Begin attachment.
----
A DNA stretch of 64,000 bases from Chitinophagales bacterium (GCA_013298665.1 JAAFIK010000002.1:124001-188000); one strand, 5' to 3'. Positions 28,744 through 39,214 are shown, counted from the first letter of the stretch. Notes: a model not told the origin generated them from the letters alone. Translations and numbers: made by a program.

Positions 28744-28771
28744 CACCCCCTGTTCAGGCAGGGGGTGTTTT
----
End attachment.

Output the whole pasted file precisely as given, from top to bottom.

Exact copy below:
A DNA stretch of 64,000 bases from Chitinophagales bacterium (GCA_013298665.1 JAAFIK010000002.1:124001-188000); one strand, 5' to 3'. Positions 28,744 through 39,214 are shown, counted from the first letter of the stretch. Notes: a model not told the origin generated them from the letters alone. Translations and numbers: made by a program.

Positions 28744-28771
28744 CACCCCCTGTTCAGGCAGGGGGTGTTTT